Livia Rokach - Israel's sacred terrorism
Nasser of Egypt
CHAPTER 8 - Nasser: Coexistence with Israel is Possible.
Ben Gurion's Reply: Operation Gazat
Commenting on Israel's terrorist actions in Egypt, a U.S. embassy official in Cairo concluded on February 8, 1955 that "Sharett does not have control of the matters if such mad actions can be carried out."17
The State Department, the prime minister noted, feared subsequent Israeli provocations to sabotage U.S. relations with the Arab world following the signing of the Ankara-Baghdad pact. The American administration therefore attempted to move simultaneously in two directions in order to save what may be saved in the given situation: it placed pressure on Nasser to negotiate some kind of agreement with the Sharett government, and it offered the Zionist state a security pact. The Israeli premier noted that Kermit Roosevelt Jr. of the CIA was working on the creation of contacts between Israel and Egypt, and that he, Sharett, would nominate Yigael Yadin as his representative. (21 January 1955, 675)
[I met with] Roger Baldwin, the envoy of the U.S. League of Human Rights who visited Cairo.... Nasser talked to him about Israel, saying that he is not among those who want to throw Israel into the Mediterranean. He believes in coexistence with Israel and knows that negotiations will open some day.(25 January 1955, 680)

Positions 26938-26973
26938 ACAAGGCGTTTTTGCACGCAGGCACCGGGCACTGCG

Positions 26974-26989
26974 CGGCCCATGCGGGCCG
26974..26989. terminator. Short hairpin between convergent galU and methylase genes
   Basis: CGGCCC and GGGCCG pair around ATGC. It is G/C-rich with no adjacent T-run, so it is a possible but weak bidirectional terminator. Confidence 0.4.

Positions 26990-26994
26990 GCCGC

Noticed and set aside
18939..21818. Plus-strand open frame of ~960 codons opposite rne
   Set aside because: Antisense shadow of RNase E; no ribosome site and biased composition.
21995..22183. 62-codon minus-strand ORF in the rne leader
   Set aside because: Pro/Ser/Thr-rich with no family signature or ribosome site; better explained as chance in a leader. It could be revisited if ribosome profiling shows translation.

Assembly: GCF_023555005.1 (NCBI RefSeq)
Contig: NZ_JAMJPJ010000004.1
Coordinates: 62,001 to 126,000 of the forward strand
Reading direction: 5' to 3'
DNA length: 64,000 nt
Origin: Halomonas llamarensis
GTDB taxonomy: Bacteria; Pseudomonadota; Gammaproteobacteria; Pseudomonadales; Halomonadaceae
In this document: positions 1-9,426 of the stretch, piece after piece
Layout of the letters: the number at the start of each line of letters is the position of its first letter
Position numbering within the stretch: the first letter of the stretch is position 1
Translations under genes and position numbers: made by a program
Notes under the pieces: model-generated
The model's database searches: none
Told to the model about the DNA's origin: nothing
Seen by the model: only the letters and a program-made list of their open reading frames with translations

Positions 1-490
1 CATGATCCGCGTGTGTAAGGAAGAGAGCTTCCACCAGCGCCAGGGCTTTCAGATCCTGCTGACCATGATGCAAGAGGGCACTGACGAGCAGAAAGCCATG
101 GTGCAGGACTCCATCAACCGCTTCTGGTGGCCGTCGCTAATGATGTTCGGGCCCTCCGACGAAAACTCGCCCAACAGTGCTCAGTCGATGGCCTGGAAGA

Cable from Eban. .. the U. S. is ready to sign an agreement with us whereby we shall make a commitment not to extend our borders by force, it will commit itself to come to our aid if we were attacked. (28 January 1955, 69 1)
Teddy [Kollek] brought a message from Isser's [head of the Security Services] men in Washington. The partners (the CIA) renew their suggestion for a meeting with Nasser, who does not regard the initiative of the meeting canceled because of the outcome of the trial .... He is as willing to meet us as before and the initiative is now up to Israel. (10 February 1955, 716)
[In regard to Washington's proposals for a U.S.-Israel security pact] I cabled Eban that we are willing to accept a clause which obliges us not to extend our borders by force, but we should in no way commit ourselves to desist from any hostile acts because this would mean closing the door on any possibility to carry out reprisal actions. (14 February 1955, 726)